Monday, 16 January 2017

Attendance Awards.

I have received a text from school, and I'm seething. And most probably over-reacting! Please expect high levels of sarcasm.

Attendance awards, a prize draw for all those children who are lucky enough not to be ill, whose attendance records aren't marred by whichever weakness has overcome their ability to present themselves in school each and every day.

Children are being rewarded for something which is outside of their control. How does this teach our children anything? If anything it proves that schools are wanting high attendance at all costs, nothing matters more than your child being in school.

Would it not be more productive to introduce an award that will motivate children? Something they could actually achieve and feel good about themselves? Something that is fair across the board and accessible to all students?

The prizes this year are vouchers. Last year children battled to stay healthy to win a kindle (a reading type, not a tablet type, so actually the children weren't too bothered to win it, but still, it's the principal!).

Amongst the scivers, sorry, students who didn't attain greatness, ahem, have acceptable attendance, that should read, are children who carelessly succumbed to the nasty cold doing the rounds before Christmas (I had it between Christmas and new year and barely surfaced for the week!), the tummy bug that felled many of the weaklings, sorry, students, the poor unfortunates daft enough to choose to be chronically ill.

No matter what their attitude in school, contribution to peers, effort given, if you're ill, you don't qualify.

Am I alone in believing this to be utterly ridiculous? What next? Reward children for being the correct body shape? Right hair colour? For having blue eyes? They're largely down to luck and genetics too after all, so why not?

This year PDA boy will miss out as his anxiety has meant approximately fifteen days off school so far. Despite our government's assurances that mental health in this country's young population will be taken seriously, it is still viewed as the child opting out or being pandered to when they are too unwell to be in school for anything other than physical reasons. Due to the nature of his disability (that's right, a disability, he is in no way choosing to be so anxious that he can barely function), school refusal is something that can be avoided when careful support is put into place, taking into account the complex nature of PDA coupled with the masking, which despite outward appearances does NOT mean that he is coping. Sadly though, because support is largely based on apparent needs, PDA boy was allowed to get to the point where school refusal was unavoidable.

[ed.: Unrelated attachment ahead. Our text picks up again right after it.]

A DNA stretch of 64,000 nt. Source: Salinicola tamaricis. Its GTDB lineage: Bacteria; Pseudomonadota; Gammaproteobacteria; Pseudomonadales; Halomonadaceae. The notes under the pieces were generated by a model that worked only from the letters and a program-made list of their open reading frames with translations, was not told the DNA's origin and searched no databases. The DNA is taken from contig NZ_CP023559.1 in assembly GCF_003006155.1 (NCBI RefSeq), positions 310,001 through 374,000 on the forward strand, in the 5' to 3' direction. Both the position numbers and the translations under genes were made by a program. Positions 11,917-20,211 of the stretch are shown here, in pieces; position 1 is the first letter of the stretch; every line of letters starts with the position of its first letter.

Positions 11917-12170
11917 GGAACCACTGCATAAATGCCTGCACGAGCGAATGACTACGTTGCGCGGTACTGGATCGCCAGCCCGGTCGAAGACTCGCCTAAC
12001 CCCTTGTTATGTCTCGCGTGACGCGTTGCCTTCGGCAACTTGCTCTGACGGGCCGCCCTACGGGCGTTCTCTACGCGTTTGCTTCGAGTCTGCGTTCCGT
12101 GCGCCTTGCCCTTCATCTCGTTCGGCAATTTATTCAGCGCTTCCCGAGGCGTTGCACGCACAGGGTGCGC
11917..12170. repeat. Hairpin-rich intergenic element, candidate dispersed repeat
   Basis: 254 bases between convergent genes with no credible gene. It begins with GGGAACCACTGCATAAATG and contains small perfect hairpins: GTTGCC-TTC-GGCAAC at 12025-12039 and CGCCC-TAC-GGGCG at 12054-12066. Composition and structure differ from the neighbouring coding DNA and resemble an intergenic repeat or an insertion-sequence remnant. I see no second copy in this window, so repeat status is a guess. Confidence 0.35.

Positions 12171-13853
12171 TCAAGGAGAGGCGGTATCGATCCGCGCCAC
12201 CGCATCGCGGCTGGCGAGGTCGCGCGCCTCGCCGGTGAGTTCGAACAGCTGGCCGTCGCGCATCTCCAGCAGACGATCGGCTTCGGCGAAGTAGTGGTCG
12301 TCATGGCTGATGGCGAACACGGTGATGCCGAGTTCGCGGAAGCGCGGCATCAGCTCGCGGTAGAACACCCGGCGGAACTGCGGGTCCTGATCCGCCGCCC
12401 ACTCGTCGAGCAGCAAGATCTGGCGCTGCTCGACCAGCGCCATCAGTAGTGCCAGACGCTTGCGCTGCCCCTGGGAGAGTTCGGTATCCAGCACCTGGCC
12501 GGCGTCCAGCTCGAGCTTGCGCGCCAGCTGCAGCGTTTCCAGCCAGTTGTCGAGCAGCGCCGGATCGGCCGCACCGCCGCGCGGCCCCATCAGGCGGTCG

This term there's been an apprehensive, wobbly return to school for PDA boy. The announcement of attendance awards has increased the anxiety, and added to his low opinion of himself. He doesn't perform well academically due to anxiety. His behaviour isn't fantastic, due to autism, anxiety and sensory issues. His homework....well the least said about that the better! And now he can add attendance to the list of things he feels he is failing at.
There are many areas where he does shine though, he can be very kind and thoughtful, particularly to his neurodiverse peers, he is good at sports, he is funny.
There are so many decent human qualities that can be focused on amd awarded for all students, ones that can be worked towards by anyone in the school, ones that are attainable to all children, no matter how unacademic, non-sporty and unhealthy they are, ones that would encourage people to be nicer to each other and care for each other, encouraging worthy attributes.

I would like to add to this, having read some feedback, that indeed this is not a lash-out at my children's school, attendance awards are commonplace now. More and more pressure is put on schools by the government, asking the impossible of teachers who in turn, reluctantly, must ask the same of their students. I haven't met one teacher who is happy about the developing situation within education, or who feels that the government are making the right choices, but ultimately it is our children who will suffer the most, who are suffering record levels of mental illness. Attendance awards are another sign of priorities gone wrong.


  1. I thought I was the only person who felt like this, thank you for bringing this awful practise up!

  2. Because Ofsted, basically.
    Obsession with 100% attendance is the result of government policy.

    1. I know, I really feel for schools at the moment, because government policies mean that they can't do what they need/want to be doing.
      I avoid thinking about our government as much as possible, it's not good for blood pressure!

  3. Thank goodness, I thought I was the only one, I find it ridiculous that children (especially Primary) are rewarded for attendance and punctuality. Last time I checked, my 5 year old has no say/control as to whether she goes in.

  4. I'm so glad you've written this! I feel like I'm the only one who thinks it.
    a) It punishes children who have been ill, physically or mentally, when they've already had the challenge of not being well in the first place.
    b) It encourages parents to send poorly kids to school, meaning that bugs get passed round the whole class.
    I agree that it is not the fault of individual schools, as they're under pressure from Ofsted, it's just a bloody stupid policy.

  5. Maybe schools which give rewards for 100% attendance will have pupils who can spell, PDA Soapbox and Anonymous (1)!

    1. If you've spotted a typo, feel free to point it out to me, I'm not dyslexic, my only excuse for sloppy proof-reading is severe lack of time.
      If that's not what your cryptic message meant I apologise, it's a little too vague for me!